Once you play through a “gauntlet” of games, you can face off against a 3 game challenge against the CPU or a 4 game challenge against human teams. Once you’re done, you start over and draft again. It’s short, fun, and brings about the best of the fantasy draft aspect of MUT without worrying about collecting/buying packs and replacing expired players. In fact, other than Connected Franchise, Draft Champions was probably the one game mode I played the most.

I mentioned earlier that Madden 16 brings something new from boths ends of the spectrum, both good and bad. Let’s start with the good. In the past, as long as I could remember (I’ve been playing Madden since the SNES), throwing a pass went like this: hike, press button for receiver, watch as ball is thrown and caught, immediately take over as receiver and run, juke, spin, etc.

You could always “take control” of your receiver and press a general catch button, but there was never really any payoff, and the mechanic never seemed to work all that well. This year, there are a bevy of new receiver catch mechanics, and I’m happy to report that work VERY well. I am legitimately impressed with how much control I have over my receivers now.

In Madden 16, as soon as the ball leaves your QB’s hands, you can choose to take over as the targeted receiver. You can tap the Y button for an aggressive catch (receiver performs a high risk, one handed or leaping catch), press the A button for a possession catch (receiver secures the ball at the expense of flash and gaining extra yards), or press X to run after catch (receiver turns upfield to gain more yards).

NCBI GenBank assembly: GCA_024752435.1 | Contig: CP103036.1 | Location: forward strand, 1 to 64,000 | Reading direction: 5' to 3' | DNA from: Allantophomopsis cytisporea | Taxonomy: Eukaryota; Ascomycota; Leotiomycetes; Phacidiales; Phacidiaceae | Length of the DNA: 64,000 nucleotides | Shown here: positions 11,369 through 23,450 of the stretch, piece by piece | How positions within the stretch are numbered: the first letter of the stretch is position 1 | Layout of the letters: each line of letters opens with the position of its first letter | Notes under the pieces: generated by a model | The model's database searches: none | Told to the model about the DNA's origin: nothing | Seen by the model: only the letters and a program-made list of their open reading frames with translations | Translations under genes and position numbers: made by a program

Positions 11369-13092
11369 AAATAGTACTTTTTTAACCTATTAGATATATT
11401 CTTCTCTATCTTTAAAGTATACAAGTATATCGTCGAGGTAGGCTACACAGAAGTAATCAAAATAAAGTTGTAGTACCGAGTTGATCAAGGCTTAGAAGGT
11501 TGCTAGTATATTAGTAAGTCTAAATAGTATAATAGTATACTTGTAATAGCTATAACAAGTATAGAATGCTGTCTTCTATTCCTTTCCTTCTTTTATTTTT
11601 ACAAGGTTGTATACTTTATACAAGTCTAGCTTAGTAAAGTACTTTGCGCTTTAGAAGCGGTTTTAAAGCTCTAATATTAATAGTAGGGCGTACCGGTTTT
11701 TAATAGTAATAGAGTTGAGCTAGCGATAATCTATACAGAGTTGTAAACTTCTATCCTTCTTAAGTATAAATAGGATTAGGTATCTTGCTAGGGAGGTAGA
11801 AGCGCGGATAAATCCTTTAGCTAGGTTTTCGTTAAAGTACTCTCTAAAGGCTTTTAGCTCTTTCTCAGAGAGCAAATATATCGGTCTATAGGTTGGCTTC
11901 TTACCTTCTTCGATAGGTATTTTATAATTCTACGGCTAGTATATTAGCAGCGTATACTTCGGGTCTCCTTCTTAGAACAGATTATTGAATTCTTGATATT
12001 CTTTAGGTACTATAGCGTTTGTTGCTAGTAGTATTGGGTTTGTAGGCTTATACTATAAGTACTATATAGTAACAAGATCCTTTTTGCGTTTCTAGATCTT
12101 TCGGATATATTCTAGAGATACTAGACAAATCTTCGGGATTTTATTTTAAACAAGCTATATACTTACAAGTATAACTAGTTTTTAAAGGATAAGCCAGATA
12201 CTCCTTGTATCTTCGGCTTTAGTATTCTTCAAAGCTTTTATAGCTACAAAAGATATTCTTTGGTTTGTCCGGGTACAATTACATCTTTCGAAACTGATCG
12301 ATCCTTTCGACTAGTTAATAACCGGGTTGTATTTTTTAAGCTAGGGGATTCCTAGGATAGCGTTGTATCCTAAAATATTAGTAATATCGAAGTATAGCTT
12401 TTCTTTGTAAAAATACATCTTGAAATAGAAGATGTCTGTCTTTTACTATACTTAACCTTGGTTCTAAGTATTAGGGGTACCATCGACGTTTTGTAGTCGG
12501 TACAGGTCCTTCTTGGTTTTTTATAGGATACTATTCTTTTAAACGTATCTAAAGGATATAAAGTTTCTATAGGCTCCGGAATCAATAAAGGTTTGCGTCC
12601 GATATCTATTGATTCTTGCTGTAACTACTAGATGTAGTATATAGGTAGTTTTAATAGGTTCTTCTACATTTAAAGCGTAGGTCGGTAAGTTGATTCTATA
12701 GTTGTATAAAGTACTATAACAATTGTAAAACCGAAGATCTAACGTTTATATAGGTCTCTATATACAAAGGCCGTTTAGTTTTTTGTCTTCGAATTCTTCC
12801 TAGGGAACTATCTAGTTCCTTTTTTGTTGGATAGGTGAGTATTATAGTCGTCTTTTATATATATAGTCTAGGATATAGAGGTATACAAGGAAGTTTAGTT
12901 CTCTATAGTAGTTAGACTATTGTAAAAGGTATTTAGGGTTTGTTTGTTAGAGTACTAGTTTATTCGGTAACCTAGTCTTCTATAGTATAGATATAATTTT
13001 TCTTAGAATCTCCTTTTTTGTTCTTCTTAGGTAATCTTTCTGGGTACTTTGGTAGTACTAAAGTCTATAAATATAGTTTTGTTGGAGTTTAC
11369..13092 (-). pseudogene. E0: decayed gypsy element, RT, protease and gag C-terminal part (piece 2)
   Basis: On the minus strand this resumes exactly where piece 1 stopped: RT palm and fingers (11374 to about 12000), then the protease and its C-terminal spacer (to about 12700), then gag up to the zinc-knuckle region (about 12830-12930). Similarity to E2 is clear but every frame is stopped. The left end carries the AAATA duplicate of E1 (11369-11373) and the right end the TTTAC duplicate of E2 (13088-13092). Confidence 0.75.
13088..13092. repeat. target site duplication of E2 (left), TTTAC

Madden 16 news 2015

It seems like a simple system, but having these three simple options dramatically changes the QB/WR relationship in Madden. Now when I’m playing with my beloved Buffalo Bills, if I see Percy Harvin beat his defender on a streak, a can simply float the ball into his hands, press X as the ball is getting to him, and not miss a beat as he catches the football and continues to run after the catch. Or if I have Charles Clay on a crossing pattern and see two defenders about to converge of poor Charles, I can press A and force him to secure the ball without risking a fumble. Or my personal favorite…if I see Sammy Watkins with only one lonely CB covering him, I can chuck him the ball and time an aggressive catch to have him leap up and make a fingertip, one handed catch.

Along with the new WR catch mechanics, the QBs also get a few new tricks up their sleeve. In the past, you had two options: tap the receiver button for a lob pass, or hold the same button down for a bullet pass. These two methods are still there, but are now joined by the touch pass and high/low passes.